"An even greater example of Jewish fundamentalism's influence upon the secular part of the Israeli establishment can be detected in the official arrangement of Goldstein's elaborate funeral at a time that the deliberate character of the massacre could not be denied. The establishment was affected by the fact, widely reported in the Hebrew press but given little place in the foreign press, that within 2 days of the massacre the walls of religious neighborhoods of west Jerusalem (and to a lesser extent of many other religious neighborhoods) were covered by posters extolling Goldstein's virtues and complaining that he did not manage to kill more Arabs. Children of religious settlers who came to Jerusalem to demonstrate sported buttons for months after the massacre that were inscribed: 'Dr Goldstein cured Israel's ills.' Numerous concerts of Jewish religious music and other events often developed into demonstrations of tribute to Goldstein. The Hebrew press reported these incidents of public tribute in copious detail. No major politician protested against such celebrations.
"President Weizman expressed more extravagantly than others his sorrow for the massacre. Weizman, as reported by Uzi Benziman in his March 4, 1994 Haaretz article, was also engaged in lengthy and amiable negotiations with Goldstein's family and Kach comrades concerning a suitably honorable funeral for the murderer. Kiryat Arba settlers, many of whom had already declared themselves in favor of the mass murder in radio and television interviews and had lauded Goldstein as a martyr and holy man, demanded that General Yatom, the commander responsible for the Hebron area, allow the funeral cortage to parade through the city of Hebron, in order to be viewed by the Arabs even though a curfew existed. Yatom did not object outright to the demand but opposed it as something that could cause disorder. Tzvi Katzover, the mayor of Kiryat Arba and one of the most extreme leaders of the religious settlers, telephoned Weizman and threatened that the settlers would make a pogrom of Arabs if their demands were not met. Weizman responded by telephoning the chief of staff and asking why the army opposed the demand of the settlers. According to Benziman, Chief of Staff [Ehud] Barak answered: 'The army was afraid that Arabs would desecrate Goldstein's tomb and carry away his corpse.' In further negotiations involving Barak, Yatom, Rabin, Kach leaders and Kiryat Arba settlers, Weizman assumed the consistant position, as stated by Benziman, that 'the army should pay respect to the desires and sensibilities of the settlers and of the Goldstein family.' Ultimately, the negotiated decision was that a massively attended funeral cortage would take place in Jerusalem and that the police would close some of the busiest streets to the traffic in Goldstein's honor. Afterwards the murderer would be buried in Kiryat Arba along the continuation of Kahane Avenue. According to Benziman, Kach leaders at first rejected this compromise. General Yatom had to approach the Kach leaders in person and beg them abjectly for their agreement, which he finally secured. Yatom also had to obtain consent from the notorious Kiryat Arba rabbi, Dov Lior. As reported in the March 4, 1994, issue of Yerushalaim Lior declared: 'Since Goldstein did what he did in God's own name, he is to be regarded as a righteous man.' Benziman explained the conduct of Weizman and his entourage: 'After the fact the officials of the presidential mansion justify those goings on by the need to becalm the settlers' mood. After the funeral the army provided a guard of honor for Goldstein's tomb. The tomb became a pilgrimage site, not only for the religious settlers but also for delegations of pious Jews from all Israeli cities." (pp 100-102)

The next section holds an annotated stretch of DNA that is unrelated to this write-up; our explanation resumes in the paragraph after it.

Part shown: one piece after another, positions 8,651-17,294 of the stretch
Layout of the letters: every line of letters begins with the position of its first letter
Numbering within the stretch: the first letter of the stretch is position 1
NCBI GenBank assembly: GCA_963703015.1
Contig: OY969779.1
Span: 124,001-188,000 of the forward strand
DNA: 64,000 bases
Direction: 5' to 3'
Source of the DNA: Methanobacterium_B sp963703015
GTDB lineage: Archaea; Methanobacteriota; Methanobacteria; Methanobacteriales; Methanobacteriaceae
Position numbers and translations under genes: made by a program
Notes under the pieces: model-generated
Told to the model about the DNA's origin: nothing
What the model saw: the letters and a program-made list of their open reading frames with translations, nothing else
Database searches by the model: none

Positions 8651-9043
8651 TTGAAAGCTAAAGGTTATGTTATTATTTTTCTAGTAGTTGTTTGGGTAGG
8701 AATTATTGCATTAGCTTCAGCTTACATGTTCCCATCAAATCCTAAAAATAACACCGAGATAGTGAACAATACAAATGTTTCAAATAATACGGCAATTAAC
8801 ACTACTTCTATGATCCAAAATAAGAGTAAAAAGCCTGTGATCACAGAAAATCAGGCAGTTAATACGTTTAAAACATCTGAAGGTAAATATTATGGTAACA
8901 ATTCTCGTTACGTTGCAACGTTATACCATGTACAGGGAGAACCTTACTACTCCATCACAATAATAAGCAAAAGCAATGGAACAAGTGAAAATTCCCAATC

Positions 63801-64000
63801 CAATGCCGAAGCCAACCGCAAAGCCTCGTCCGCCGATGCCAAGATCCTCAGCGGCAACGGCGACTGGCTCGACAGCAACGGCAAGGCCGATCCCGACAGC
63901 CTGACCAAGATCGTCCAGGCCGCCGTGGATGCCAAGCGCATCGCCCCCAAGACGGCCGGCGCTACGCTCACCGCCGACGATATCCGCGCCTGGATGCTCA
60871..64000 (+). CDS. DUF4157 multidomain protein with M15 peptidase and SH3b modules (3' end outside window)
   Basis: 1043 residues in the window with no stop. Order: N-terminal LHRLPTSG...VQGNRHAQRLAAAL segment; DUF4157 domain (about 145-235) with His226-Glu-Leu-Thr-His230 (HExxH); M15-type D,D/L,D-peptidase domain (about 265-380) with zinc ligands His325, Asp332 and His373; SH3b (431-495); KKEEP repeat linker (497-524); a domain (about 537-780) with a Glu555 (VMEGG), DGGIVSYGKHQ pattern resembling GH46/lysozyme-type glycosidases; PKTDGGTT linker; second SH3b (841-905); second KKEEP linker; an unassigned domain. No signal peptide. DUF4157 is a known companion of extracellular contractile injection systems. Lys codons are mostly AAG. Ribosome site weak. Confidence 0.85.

I could go on - there's lots more in Shahak's account - but I'm sure you've got the picture. Pro-Israel propaganda notwithstanding, Israel always was, is now, and will continue to be - this side of apartheid - a deeply tribal society in which Gentile-killers will always get special treatment. As an ethnographic state born of a monumental act of injustice to the Arab Palestinians in 1948, it simply cannot be relied upon to dispense justice to its victims, Palestinians or otherwise.